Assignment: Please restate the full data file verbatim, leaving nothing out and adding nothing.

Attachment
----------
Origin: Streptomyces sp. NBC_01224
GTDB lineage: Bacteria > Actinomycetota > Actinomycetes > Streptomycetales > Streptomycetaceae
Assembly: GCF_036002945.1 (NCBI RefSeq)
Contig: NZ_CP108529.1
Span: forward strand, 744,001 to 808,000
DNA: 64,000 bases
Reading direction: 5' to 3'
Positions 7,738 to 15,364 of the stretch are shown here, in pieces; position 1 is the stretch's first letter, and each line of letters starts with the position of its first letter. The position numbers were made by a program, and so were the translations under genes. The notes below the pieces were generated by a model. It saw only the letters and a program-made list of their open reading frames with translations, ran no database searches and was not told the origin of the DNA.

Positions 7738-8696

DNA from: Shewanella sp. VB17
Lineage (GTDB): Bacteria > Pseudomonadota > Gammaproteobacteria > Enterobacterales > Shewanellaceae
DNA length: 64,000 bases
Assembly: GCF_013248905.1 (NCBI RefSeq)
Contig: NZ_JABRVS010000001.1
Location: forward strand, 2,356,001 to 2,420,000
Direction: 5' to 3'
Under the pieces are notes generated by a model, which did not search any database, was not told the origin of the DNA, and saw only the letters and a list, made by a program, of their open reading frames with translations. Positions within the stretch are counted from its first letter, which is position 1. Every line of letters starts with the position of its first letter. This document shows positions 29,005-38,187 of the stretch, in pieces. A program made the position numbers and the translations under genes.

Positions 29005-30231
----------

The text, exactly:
Origin: Streptomyces sp. NBC_01224
GTDB lineage: Bacteria > Actinomycetota > Actinomycetes > Streptomycetales > Streptomycetaceae
Assembly: GCF_036002945.1 (NCBI RefSeq)
Contig: NZ_CP108529.1
Span: forward strand, 744,001 to 808,000
DNA: 64,000 bases
Reading direction: 5' to 3'
Positions 7,738 to 15,364 of the stretch are shown here, in pieces; position 1 is the stretch's first letter, and each line of letters starts with the position of its first letter. The position numbers were made by a program, and so were the translations under genes. The notes below the pieces were generated by a model. It saw only the letters and a program-made list of their open reading frames with translations, ran no database searches and was not told the origin of the DNA.

Positions 7738-8696

DNA from: Shewanella sp. VB17
Lineage (GTDB): Bacteria > Pseudomonadota > Gammaproteobacteria > Enterobacterales > Shewanellaceae
DNA length: 64,000 bases
Assembly: GCF_013248905.1 (NCBI RefSeq)
Contig: NZ_JABRVS010000001.1
Location: forward strand, 2,356,001 to 2,420,000
Direction: 5' to 3'
Under the pieces are notes generated by a model, which did not search any database, was not told the origin of the DNA, and saw only the letters and a list, made by a program, of their open reading frames with translations. Positions within the stretch are counted from its first letter, which is position 1. Every line of letters starts with the position of its first letter. This document shows positions 29,005-38,187 of the stretch, in pieces. A program made the position numbers and the translations under genes.

Positions 29005-30231